In 2013, a young woman named Witlee Ethan began dating a police officer. Nothing strange in this. He seemed like a stand-up example of his work -- he was charming and attentive. But the relationship ended almost as quickly as it began.
In the short period between April and June, the man shifted from charming and attentive to controlling and unpredictable. At one point, he began sending Witlee photos of body parts, apparently stored at the crime unit in which he worked. “He would go from Jekyll to Hyde within moments…” comments Witlee, “...when I went to break up with him [...] he got angry; he pushed me back in a corner of his house forcing me into a police hold ... and sprained my wrist.”
Going to the hospital, she was refused care by medical staff. This was partly due to orders issued by the police staff who responded to the domestic violence call. Witlee filed all the official medical documents confirming she had been a victim of domestic violence. But this was not enough.
The police refused to question her boyfriend, the attacker, and used the fact that he had morning duty as the rationale. “He was protected,” says Witlee, “and had privileges” outside the law because of the “blue code of silence.”
What is the “blue code”, though?
Within the law enforcement system, naturally, loyalty exists. This blue code or code of silence, can be a strong positive bond of friendship if an officer has the integrity the community expects and demands of him But the “code” is necessarily flawed: it applies to human beings, the same as any human being on the street. If the law is above the law -- where is the accountability? If a police officer is crooked, and the blue code exists, how can cases like Witlee’s not fall through the cracks? More pertinently, how can women (or men or children) like Witlee not end up as casualties of a flawed system?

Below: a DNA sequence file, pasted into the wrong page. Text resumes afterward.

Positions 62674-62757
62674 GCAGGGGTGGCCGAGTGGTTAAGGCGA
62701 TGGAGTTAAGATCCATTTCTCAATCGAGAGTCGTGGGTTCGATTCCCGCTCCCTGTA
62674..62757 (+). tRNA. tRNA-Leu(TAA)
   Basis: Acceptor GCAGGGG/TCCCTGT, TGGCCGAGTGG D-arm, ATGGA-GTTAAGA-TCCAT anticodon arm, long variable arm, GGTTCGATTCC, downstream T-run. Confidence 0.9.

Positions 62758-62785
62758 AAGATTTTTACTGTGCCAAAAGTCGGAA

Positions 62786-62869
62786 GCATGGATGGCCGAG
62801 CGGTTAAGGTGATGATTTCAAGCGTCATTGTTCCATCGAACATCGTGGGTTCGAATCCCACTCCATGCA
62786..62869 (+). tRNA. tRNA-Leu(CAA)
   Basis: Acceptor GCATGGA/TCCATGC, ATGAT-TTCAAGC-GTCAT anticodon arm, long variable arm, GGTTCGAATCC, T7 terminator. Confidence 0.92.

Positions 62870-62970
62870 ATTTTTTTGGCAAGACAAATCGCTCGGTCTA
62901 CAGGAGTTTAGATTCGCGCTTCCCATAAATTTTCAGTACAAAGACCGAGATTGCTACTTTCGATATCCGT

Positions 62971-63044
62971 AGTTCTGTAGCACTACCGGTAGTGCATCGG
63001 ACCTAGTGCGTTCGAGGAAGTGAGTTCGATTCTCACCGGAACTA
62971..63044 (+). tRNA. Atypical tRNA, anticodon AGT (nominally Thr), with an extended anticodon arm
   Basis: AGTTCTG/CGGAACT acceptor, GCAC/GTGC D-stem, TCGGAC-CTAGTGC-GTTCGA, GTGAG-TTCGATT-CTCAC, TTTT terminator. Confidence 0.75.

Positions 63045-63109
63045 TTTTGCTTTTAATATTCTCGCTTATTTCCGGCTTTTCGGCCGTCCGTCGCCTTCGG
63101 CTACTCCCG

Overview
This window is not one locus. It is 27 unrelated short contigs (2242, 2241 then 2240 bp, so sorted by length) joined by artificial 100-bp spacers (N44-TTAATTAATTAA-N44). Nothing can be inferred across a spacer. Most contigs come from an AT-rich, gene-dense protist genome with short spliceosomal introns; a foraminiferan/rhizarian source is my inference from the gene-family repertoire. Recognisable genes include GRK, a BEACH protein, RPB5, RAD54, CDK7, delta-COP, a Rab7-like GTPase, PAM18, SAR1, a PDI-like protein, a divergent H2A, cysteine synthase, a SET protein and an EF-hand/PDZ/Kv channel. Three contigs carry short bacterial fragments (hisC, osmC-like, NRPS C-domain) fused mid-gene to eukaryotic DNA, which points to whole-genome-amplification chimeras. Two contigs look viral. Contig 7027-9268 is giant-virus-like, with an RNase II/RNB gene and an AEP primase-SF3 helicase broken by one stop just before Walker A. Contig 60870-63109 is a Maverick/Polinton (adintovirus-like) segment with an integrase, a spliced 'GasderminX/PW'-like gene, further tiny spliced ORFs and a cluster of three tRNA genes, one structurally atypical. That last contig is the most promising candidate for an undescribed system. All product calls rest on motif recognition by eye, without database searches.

This seems to be the key takeaway -- that idea that I’d like to leave my readers with -- as I listen to Witlee detail the pain and fallout of her collision with a crooked cop, and the system that has protected him, and driven her into hiding.
She tells me when she demanded to make a report and have an order of protection served, she was told, “We don't serve on our own!" "You're crossing a line!" “You're ruining his life and he didn't even do anything wrong" and even, “You're now an enemy of the police!"
Eventually they served it [the Order of Protection], but she had to call 911 multiple times. She was, at one point, finally advised to talk to the female lieutenant. But the woman also sided with the men in her department, and they held to the “blue code.”
“If they [the police] won’t serve it,” the 911 operator said, “I can’t do anything to make them; they’re above me.”
So what are we to do? And is Witlee an outlier, or an example of a much larger cohort, easily at risk for abuse by law enforcement officials who may choose to ignore the law they’re meant to protect?
While most law enforcement professionals are men and women of integrity, it cannot be emphasized enough that if the system protects them -- and those without integrity -- from the law, it is a broken system. It leads to abuse. Witlee is not the only one who suffers in this scenario. Good men and women police officers are also trapped by the expectation that they “protect their own,” like the 911 operator.
Witlee suggests people in their own states look into police records and newspaper reports, although she says it often hard to find evidence of this kind of abuse. In fact, the public often are barred from reports of law enforcement abuse. “Contact your representatives,” she says, “Ask that new laws and an outside accountability source be instated” so that the blue code of silence no longer has the power to make the law a bludgeon against the weak. The law should protect the vulnerable; not the powerful. And the best cops would agree with this.
For more information on Witlee’s story, you can access her website and blog at: http://liveeachdaywithpurpose.com/
For more resources and information on police accountability, and advocating against police brutality and the “code of silence”--
Politico’s Report on this issue:
The Marshall Project:
Mass Action Against Police Brutality: